In a fit of misguided youthfulness I rushed out and bought one of those smart phones that all the kids are talking into or fiddling with all the time. Thinking that I had shed old age and become young at last, I too talked to my new toy, but there’s never an answer or someone talking to me. So not only could I not talk to it, I couldn’t talk to anyone else, in fact I couldn’t make out the tiny writing on the screen and these old fingers have trouble with the tiny letters on the keyboard. No matter, I thought, a few days of practicing and I will have this thing singing to me.

A week and then two weeks passed with little improvement. The phone refused to behave as I expected it to do.

“It doesn’t work,” I tell my grandson as I watch his little fingers fly over the keyboard and see him talking and laughing into my defective phone.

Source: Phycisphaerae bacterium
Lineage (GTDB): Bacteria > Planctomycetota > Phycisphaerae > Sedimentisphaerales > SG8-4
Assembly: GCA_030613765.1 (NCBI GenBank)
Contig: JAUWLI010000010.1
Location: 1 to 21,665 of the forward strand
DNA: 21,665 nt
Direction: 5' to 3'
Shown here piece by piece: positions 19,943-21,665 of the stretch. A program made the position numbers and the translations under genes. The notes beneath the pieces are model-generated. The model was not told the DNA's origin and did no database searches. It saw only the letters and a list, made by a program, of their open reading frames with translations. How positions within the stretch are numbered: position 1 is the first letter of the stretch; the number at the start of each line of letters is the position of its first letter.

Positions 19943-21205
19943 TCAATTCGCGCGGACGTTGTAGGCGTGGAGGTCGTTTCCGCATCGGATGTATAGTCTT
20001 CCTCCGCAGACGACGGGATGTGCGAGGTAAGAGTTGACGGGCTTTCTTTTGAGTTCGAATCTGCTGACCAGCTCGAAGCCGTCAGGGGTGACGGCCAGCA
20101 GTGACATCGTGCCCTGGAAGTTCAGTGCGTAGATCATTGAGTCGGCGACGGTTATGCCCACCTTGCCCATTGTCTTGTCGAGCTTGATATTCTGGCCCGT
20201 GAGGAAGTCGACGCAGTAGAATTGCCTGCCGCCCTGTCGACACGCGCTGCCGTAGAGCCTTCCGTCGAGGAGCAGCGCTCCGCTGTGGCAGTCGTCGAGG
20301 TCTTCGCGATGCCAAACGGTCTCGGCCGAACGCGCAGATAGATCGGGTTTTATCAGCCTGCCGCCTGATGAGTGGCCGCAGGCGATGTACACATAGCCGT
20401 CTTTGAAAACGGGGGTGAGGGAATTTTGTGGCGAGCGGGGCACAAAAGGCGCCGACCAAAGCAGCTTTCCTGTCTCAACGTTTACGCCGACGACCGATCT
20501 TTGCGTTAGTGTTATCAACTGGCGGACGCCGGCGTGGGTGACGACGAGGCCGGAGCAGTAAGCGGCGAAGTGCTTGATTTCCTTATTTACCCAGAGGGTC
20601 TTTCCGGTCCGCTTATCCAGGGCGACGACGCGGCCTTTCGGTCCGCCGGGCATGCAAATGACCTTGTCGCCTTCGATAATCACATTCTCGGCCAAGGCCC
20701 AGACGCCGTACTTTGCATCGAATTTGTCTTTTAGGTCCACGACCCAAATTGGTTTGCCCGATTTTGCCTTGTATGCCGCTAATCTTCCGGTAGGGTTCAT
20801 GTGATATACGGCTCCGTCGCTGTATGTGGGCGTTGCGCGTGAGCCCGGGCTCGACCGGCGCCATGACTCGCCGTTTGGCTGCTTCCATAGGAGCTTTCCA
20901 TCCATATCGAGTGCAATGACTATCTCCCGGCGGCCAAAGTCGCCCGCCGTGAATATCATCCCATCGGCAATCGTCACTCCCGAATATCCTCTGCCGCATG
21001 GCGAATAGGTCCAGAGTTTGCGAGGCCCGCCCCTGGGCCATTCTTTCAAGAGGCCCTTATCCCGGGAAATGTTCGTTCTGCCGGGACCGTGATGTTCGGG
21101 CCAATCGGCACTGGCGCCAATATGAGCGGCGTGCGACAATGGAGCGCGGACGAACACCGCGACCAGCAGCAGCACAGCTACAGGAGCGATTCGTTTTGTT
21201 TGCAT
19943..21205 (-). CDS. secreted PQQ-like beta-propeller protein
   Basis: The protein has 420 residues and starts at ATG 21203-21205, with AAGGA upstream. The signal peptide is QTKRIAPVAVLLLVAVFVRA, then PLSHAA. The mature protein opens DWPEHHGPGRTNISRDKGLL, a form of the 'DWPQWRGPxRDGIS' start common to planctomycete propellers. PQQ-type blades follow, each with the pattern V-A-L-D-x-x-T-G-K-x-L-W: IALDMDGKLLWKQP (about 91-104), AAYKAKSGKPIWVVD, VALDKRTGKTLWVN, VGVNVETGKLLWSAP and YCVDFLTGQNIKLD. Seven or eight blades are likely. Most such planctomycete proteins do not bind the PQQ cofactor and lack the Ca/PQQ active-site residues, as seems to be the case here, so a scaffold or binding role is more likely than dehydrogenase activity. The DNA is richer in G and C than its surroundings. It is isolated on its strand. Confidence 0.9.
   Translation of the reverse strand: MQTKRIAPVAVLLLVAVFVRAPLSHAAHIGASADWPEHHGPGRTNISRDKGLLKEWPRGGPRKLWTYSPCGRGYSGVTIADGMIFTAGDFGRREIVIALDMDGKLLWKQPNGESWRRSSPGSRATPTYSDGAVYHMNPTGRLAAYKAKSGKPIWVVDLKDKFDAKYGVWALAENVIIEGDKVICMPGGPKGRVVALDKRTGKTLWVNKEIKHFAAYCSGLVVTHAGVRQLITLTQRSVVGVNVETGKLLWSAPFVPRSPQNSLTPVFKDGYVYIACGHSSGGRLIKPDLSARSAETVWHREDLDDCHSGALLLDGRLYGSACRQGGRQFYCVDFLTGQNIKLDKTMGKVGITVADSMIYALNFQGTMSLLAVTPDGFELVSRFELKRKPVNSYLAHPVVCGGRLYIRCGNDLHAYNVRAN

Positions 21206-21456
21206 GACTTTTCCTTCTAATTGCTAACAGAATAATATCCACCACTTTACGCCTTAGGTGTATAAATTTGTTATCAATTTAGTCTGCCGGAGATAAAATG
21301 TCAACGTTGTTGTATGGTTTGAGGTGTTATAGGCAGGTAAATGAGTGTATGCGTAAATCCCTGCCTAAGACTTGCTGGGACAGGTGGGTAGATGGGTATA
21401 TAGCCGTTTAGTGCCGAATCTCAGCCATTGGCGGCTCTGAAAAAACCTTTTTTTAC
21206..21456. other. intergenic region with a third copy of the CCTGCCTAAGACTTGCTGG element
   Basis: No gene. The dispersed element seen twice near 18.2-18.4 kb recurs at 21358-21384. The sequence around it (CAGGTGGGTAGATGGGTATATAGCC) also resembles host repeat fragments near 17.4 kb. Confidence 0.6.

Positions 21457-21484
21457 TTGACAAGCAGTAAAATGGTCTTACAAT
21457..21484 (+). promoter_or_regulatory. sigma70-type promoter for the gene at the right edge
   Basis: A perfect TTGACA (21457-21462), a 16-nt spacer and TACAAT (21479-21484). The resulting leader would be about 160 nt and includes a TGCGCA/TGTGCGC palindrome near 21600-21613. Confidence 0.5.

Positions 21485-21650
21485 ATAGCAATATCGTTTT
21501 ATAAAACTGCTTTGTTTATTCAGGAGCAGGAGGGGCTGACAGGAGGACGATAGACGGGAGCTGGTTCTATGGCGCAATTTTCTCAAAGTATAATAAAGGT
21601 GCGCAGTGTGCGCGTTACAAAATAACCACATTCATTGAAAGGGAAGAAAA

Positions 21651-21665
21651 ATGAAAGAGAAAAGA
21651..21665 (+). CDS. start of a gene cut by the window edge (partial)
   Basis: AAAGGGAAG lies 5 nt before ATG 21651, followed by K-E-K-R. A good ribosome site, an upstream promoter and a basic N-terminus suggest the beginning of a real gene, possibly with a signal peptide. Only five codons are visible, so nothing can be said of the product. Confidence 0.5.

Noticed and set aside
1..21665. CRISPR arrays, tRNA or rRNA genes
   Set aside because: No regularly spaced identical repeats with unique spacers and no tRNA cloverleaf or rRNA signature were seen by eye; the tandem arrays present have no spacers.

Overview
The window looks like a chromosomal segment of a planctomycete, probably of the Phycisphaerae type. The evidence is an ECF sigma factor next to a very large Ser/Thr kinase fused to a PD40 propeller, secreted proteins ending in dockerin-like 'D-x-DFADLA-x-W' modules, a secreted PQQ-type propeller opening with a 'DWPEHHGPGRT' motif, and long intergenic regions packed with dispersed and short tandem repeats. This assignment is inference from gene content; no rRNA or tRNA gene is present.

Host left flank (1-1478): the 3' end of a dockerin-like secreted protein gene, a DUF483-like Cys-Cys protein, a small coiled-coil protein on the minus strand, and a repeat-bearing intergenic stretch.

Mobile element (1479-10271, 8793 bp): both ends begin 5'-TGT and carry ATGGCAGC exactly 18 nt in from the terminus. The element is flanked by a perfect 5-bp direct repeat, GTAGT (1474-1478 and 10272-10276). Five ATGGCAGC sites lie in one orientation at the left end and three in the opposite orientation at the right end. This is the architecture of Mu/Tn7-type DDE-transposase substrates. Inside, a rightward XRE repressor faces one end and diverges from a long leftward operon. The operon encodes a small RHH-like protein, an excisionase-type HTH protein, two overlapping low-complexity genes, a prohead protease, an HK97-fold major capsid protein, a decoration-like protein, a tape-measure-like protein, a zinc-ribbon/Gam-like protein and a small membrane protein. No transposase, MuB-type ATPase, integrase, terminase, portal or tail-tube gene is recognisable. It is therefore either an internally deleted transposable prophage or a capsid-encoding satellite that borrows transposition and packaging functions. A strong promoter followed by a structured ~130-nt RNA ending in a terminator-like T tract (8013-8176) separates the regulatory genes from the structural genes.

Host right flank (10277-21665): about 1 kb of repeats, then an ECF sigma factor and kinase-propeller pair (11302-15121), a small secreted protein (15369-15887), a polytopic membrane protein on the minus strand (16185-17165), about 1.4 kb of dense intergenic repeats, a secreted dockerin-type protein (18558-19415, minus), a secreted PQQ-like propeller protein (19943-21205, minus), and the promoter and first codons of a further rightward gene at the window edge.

“It’s no good,” I say to the young man in the store. More flying fingers and he tosses it back to me. “Perhaps there’s something wrong with the operator, Pop?”

And so there is. The operator is simply too old to understand the illogic of the operating system of the telephone. But – it has its uses. I found the flashlight app a few hours before we had an electrical outage; I found out how to get the stock exchange prices any time of the day or night in any stock exchange in the world, even though I have no stocks; I can find the phone numbers of friends and family and I can take pictures of the grandchildren and my paintings.

Who says smart-phones aren’t smart?